ICE doesn’t adequately track solitary confinement in detention facilities, watchdog finds
This article features information from Government Accountability Project’s whistleblower client, Ellen Gallagher, and was originally published here.
US Immigration and Customs Enforcement does not adequately monitor and track its use of solitary confinement inside immigration detention facilities across the country, according to a watchdog review of the agency’s standards.
The Department of Homeland Security’s inspector general found that the immigration agency lacks effective oversight and clear policies to ensure accurate and comprehensive tracking and reporting on the use of solitary confinement, known as segregation.
From fiscal year 2015 through 2019, the DHS watchdog hotline received 1,200 allegations related to concerns about solitary confinement, including issues such as detainees not knowing why they had been segregated and detainees being threatened with segregation.
This is the first time the watchdog has conducted a systemic review of ICE’s use of solitary confinement, providing an overview of problems that have drawn scrutiny for years.
The agency also suffered from issues with record retention, according to the review, which covered the five-year period.
These deficiencies mean that ICE doesn’t have a complete picture when it comes to the use of solitary confinement, a policy that has long caused concern among immigration advocates and some lawmakers, particularly when it comes to its use for detainees with mental health issues.
ICE uses segregation both for punitive and administrative purposes, meaning that detainees can end up in solitary confinement when they need protection from others, when they present a threat to others and for medical reasons.
More than half of all solitary confinement cases were for administrative reasons during the five-year time frame, according to data that ICE recorded.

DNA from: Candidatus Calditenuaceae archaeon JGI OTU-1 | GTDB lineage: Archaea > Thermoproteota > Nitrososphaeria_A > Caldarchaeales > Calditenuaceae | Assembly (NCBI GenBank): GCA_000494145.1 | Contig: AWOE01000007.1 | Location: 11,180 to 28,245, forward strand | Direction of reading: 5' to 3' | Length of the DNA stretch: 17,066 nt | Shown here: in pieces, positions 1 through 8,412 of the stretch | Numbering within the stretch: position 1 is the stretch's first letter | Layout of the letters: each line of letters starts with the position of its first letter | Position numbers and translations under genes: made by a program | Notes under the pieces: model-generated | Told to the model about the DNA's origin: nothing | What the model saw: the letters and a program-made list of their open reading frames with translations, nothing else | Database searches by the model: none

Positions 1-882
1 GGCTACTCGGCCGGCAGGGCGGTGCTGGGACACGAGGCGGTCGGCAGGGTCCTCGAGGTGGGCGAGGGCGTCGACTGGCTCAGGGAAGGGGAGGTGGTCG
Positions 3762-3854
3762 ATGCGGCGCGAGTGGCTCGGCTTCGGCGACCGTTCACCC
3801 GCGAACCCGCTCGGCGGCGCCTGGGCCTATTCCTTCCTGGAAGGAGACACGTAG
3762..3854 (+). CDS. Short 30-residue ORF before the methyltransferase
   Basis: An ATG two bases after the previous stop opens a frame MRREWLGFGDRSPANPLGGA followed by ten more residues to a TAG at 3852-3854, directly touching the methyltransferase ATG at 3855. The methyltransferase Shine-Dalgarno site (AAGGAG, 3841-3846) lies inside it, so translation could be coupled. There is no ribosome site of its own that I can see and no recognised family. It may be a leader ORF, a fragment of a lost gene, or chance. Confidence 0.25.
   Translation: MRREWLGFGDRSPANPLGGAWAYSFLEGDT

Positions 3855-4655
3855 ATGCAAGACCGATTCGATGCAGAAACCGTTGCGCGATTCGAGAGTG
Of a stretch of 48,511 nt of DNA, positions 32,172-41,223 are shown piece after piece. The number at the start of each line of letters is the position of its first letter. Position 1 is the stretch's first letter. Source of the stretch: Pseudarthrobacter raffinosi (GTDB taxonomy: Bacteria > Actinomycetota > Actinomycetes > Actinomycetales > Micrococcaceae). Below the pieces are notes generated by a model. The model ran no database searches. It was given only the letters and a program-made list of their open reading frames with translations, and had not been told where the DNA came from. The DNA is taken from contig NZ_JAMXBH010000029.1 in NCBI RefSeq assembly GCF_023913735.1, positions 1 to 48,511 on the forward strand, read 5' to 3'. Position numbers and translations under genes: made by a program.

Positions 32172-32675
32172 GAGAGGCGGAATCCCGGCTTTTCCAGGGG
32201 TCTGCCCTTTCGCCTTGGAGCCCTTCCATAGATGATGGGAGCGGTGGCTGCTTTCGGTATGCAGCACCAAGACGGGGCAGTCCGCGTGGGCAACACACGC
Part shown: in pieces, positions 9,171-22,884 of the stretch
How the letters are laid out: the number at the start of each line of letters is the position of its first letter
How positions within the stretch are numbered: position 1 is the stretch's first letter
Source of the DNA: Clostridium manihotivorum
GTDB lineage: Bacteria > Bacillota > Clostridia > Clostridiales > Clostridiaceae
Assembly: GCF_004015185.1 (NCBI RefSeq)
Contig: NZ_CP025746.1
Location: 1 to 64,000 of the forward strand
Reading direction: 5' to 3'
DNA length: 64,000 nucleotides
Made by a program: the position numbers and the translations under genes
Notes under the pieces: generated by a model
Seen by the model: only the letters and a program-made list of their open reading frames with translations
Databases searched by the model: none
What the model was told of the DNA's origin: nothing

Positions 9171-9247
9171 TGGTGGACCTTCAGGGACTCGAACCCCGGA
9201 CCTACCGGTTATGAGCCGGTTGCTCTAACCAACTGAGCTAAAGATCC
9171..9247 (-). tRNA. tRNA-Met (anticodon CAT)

The agency recorded 13,784 segregation placements during that time, 7,917 of which were categorized as administrative and 5,867 as disciplinary, the watchdog reported.
The issue of solitary confinement rose to the forefront during the Trump administration after a whistleblower came forward with allegations of abuse in the system and a consortium of news outlets reported on years of documentation related to solitary confinement cases.
In 2018, as part of a series on immigration, CNN reported on the case of Jeancarlo Alfonso Jimenez Joseph, a 27-year-old who died by suicide at the Stewart Detention Center in Georgia after being locked inside his cell for more than two weeks — a case that generated headlines around the globe.
Records from the Georgia Bureau of Investigation on Jimenez’s death revealed key details about events preceding his death and raised larger questions about the quality of medical and mental health care the tens of thousands of people in ICE custody receive.
Several previous DHS inspector general inspections have detailed violations of ICE detention standards for segregation, including detainees held in administrative segregation for extended periods without proper documentation or reviews. In a 2020 inspection, the watchdog uncovered that two detainees had been held in isolation for more than 300 days.
In the latest report, the inspector general notes that numerous studies have found that any time spent in segregation can be detrimental to a person’s health and that individuals in solitary confinement may experience negative psychological and physical effects even after being released.
“Without adequate oversight, clear policies, and comprehensive data, ICE does not know the full extent of detention facilities’ use of segregation, which hinders its ability to ensure compliance with policy, and prevent and detect potential misuse of segregation,” the IG report reads.
For instance, the watchdog could not always determine whether ICE considered alternatives to segregation, which agency policy requires.
Additionally, ICE did not always comply with its own reporting requirements. For example, a detainee’s placement was not recorded in the agency’s system until 88 days into a 250-day segregation, in violation of policy.
Reporting delays could impact ICE’s ability to prevent misuse and prolonged isolation, the watchdog said.
DHS Inspector General Joseph Cuffari issued three recommendations: updating policy and guidance, requiring all detention facilities to collect and track standardized information, and ensuring compliance with record retention schedules.
The agency agreed with all three recommendations and is taking steps to implement the proposed changes, according to ICE spokesperson Dani Bennett.
“ICE remains committed to ensuring the appropriate use of segregation for its detainees, including thorough robust review and oversight of facility segregation practices,” ICE Chief Financial Officer Stephen Roncone wrote in response to the inspector general report.
The agency also remains committed to “continually enhancing” civil detention operations, he added.